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25 of 29 people found the following review helpful By Shari on June 19, 2002
Format: Paperback
This book was given to me by my mother when I had a house-full of 4 children under the age of 4. I was busy, and set it aside for a day or two, until she said, " Read the book today, then call me." I read it, called her, and was told that she had terminal lung cancer. This book was the only way my mother could tell me how she felt about me. She was never one to be open about her feelings, and I honestly cannot remember her telling me she loved me, until the last 6 months of her life. By then I was over 35, and she started with this book.
I would recommend this book for any age, any gender. The love it speaks of is one we all need to remember, and share with those close to us, even if we have to do it by sharing this book.
Yes, there are a couple of extremes...climbing in her grown son's window?....but the message is one of importance. Read it.
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23 of 27 people found the following review helpful By Samuel A. Scott on June 27, 2006
Format: Paperback
"Love You Forever", while a children's book, might perhaps exert the greatest emotional impact on adults, whether or not we are parents. Although many mothers have responded from the maternal perspective, the other obvious perspective is that of any child (i.e. you and me) - boy or girl - and the realization of the profound meaningfulness of unconditional love from one's mother, facilitated by the prospect of being able to return that level of caring in later years. As a man, I tend to imagine myself as the male in the story. Although I do have a 14-yo daughter, for me the most moving aspect, as stated above, is the anticipation (and for many, perhaps the re-enactment) of the passing of one's mother, which I believe many women respond to as well, assuming they also tend to place themselves in the role as child.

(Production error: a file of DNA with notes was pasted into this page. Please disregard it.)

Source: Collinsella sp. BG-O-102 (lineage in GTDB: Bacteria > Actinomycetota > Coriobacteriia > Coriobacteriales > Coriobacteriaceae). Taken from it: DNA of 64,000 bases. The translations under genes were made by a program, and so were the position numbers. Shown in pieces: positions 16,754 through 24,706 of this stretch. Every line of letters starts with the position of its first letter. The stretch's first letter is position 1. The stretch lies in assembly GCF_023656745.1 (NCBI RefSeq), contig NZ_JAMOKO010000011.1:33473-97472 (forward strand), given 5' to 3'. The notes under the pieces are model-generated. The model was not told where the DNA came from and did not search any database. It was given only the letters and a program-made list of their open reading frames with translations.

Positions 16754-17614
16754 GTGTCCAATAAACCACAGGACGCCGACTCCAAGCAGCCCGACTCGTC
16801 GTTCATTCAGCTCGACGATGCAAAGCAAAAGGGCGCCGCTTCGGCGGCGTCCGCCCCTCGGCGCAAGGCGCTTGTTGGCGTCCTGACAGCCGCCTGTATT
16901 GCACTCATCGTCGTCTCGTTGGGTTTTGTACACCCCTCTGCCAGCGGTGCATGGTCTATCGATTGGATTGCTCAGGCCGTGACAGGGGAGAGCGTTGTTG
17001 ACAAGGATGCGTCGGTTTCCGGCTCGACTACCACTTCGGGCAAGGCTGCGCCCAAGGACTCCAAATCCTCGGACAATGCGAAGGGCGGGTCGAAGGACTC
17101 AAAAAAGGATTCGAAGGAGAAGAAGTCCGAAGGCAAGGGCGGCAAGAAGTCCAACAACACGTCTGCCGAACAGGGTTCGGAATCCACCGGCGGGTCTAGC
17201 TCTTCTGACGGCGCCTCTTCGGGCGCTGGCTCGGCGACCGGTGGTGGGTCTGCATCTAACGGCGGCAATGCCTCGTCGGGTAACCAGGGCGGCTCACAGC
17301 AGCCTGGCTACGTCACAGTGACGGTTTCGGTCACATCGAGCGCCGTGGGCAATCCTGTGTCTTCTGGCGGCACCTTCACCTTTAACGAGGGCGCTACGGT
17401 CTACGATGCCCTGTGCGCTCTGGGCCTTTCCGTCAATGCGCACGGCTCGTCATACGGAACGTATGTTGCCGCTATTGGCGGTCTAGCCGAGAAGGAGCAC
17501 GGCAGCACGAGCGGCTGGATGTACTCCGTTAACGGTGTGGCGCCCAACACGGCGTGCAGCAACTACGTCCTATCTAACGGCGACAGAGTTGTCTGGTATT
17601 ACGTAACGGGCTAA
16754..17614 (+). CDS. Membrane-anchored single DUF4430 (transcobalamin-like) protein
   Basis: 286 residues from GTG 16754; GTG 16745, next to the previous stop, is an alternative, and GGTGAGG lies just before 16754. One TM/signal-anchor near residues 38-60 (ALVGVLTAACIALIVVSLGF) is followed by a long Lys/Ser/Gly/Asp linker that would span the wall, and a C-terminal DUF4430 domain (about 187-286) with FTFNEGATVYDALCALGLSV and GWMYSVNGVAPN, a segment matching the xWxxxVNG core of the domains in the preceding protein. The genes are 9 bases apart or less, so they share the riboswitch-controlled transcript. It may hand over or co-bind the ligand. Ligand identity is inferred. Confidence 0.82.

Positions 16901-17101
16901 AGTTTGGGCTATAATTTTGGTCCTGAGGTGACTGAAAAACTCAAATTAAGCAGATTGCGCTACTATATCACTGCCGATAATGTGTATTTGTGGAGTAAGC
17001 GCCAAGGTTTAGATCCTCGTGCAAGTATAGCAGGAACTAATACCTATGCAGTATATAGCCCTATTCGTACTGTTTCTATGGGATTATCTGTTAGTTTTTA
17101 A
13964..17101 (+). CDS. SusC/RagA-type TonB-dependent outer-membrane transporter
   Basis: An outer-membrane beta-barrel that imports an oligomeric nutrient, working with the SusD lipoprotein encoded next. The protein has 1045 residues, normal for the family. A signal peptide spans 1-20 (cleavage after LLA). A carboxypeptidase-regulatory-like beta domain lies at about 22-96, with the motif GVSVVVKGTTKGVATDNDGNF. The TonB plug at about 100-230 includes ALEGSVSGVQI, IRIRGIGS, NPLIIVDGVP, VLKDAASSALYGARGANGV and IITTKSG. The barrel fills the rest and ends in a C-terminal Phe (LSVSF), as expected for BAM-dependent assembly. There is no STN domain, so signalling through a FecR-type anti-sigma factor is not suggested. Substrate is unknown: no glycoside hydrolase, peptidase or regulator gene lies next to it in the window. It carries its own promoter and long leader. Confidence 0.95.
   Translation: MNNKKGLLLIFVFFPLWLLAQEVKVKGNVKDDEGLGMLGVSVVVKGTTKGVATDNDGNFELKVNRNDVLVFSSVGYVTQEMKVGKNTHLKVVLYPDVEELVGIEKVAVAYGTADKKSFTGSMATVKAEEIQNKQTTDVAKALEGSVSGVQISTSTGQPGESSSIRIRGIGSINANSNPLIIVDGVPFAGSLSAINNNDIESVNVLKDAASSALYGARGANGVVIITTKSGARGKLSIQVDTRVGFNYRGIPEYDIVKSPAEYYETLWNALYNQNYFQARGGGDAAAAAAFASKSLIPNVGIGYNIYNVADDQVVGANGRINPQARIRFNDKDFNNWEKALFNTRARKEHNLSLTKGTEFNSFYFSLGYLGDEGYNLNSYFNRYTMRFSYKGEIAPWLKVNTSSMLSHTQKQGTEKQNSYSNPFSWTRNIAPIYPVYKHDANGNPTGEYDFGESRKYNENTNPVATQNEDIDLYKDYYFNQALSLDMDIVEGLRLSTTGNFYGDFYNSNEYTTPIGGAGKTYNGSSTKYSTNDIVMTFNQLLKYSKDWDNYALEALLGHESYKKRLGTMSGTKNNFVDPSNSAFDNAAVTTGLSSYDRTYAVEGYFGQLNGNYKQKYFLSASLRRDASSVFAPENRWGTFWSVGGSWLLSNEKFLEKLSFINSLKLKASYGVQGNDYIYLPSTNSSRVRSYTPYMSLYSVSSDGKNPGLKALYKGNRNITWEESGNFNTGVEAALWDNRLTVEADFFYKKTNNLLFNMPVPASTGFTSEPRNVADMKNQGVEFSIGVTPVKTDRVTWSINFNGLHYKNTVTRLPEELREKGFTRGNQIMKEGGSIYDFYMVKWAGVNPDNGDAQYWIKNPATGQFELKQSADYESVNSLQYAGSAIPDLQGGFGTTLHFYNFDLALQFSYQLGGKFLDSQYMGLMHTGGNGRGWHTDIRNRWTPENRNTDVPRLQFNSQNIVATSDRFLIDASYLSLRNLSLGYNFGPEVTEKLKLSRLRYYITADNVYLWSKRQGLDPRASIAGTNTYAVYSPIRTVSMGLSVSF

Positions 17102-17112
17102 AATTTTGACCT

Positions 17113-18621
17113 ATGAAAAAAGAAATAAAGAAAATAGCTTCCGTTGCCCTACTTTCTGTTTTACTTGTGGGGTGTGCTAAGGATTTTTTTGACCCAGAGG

I'd like to quote from two pre-2000 Amazon reviews of this book:

"This book is just plain touching. How can a man put into words what only a Mom can understand?"

Again, the irony here, in my opinion, is that men should be exceedingly capable of being moved by this story, whether or not they have children of their own. It may be of interest to examine whether women and men tend to assume differential roles in this story when they read it (e.g., perhaps women react most often as the mother, whereas men respond most commonly as the child).

Second:

"I had Robert Munsch on my radio show and interviewed him about the book. The book was written to honor the 2 still births that his wife had in two years. In fact the book is dedicated to these two babies.